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Education Innovation
Is Trump U an Argument Against Higher Ed Reform?

Donald Trump is starting to face scrutiny from his rivals and the press for his ownership of “Trump University”—a for-profit company offering classes in real estate and finance that was, by all accounts, a successful fleecing operation that preyed upon the very working class Americans he is now courting politically. But no sooner had these attacks started than some liberal commentators began to denounce them as hypocritical, on the grounds that Republicans have supported higher education reforms that would allegedly make such frauds easier to perpetrate. Here’s Andrew Joyce, making this point at Fusion:

Sen. Marco Rubio landed a devastating attack against Donald Trump at the Republican debate Thursday night when he brought up a class-action lawsuit against “Trump University,” which New York authorities say was more of a fraudulent scheme than an actual university.

… You might think that Rubio wants to crack down on schools like Trump University, but you’d be wrong. He wants a lot more of them. One of the key provisions in Rubio’s education plan is a proposal to lower accreditation standards to let more schools compete for students. As he described the plan in July, “Our higher education system is controlled by what amounts to a cartel of existing colleges and universities, which use their power over the accreditation process to block innovative, low-cost competitors from entering the market. Within my first 100 days, I will bust this cartel by establishing a new accreditation process that welcomes low-cost, innovative providers.”

It’s possible to imagine “Trump U!” becoming a rallying cry for opponents of higher education reform efforts in the months and years ahead. Indeed, it could end up being quite a potent one, given that the argument contains a kernel of truth: tough accreditation standards, after all, did (and should!) act as a bulwark against Trump-style schemes. (Trump U failed to receive accreditation, and therefore failed to qualify for federal student loans; instead it pushed enrollees to pay for classes with credit card debt, according to the lawsuit filed by former students.) Accreditation is clearly important, and pointing out that what we have now is not working well does not imply that one wants to completely get rid of it. (Note that even in the quote above, Senator Rubio is not calling for the outright abolition of accreditation.)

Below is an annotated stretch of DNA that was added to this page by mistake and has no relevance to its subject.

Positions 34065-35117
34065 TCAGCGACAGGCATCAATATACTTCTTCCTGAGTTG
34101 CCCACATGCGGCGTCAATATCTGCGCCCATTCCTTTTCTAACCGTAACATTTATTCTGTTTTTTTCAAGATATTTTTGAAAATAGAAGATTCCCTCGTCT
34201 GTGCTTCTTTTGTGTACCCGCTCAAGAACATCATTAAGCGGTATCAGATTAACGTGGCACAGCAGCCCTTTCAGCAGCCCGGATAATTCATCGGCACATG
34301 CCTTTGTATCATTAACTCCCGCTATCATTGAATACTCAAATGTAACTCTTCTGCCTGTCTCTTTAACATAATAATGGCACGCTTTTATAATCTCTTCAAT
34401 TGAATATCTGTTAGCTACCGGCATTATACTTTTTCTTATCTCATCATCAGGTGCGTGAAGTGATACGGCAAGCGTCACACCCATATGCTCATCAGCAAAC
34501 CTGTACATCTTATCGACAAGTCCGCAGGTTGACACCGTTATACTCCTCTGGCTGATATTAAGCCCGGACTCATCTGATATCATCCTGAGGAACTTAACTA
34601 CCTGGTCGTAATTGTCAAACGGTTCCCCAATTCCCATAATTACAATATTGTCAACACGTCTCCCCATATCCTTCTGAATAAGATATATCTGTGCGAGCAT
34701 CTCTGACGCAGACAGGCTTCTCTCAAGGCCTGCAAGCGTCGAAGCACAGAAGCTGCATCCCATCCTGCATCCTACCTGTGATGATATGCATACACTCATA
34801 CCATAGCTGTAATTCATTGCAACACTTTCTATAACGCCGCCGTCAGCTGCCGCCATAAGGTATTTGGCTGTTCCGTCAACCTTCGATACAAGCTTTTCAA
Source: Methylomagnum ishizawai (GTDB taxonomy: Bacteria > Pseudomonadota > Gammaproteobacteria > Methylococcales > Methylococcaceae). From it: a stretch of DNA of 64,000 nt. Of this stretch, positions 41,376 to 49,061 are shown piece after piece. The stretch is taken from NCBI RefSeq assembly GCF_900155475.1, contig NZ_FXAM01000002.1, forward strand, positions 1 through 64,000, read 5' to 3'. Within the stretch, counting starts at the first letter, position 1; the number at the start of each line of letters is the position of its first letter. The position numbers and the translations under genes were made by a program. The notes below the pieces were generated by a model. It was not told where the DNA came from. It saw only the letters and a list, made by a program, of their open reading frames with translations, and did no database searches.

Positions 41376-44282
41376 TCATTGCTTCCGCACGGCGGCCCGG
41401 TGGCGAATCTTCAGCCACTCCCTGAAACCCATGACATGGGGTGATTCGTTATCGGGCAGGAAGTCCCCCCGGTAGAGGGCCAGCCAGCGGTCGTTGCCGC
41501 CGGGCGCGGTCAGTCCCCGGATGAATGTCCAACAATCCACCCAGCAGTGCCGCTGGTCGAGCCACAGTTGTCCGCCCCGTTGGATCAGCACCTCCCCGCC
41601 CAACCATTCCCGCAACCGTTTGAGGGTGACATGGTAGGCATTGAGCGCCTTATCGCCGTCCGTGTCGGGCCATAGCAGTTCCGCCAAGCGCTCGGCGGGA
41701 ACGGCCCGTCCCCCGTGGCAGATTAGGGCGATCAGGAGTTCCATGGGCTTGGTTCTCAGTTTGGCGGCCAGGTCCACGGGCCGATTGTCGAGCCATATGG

In fact, there’s little reason to assume that a more flexible accreditation process—one that devolves power to state and local bodies—would be any less competent at screening out Trump-style scams than the existing, federally approved accreditation network. A good system would ensure that all providers are still monitored, with information about their performance made public so that the prospective students know what they would be getting by signing up.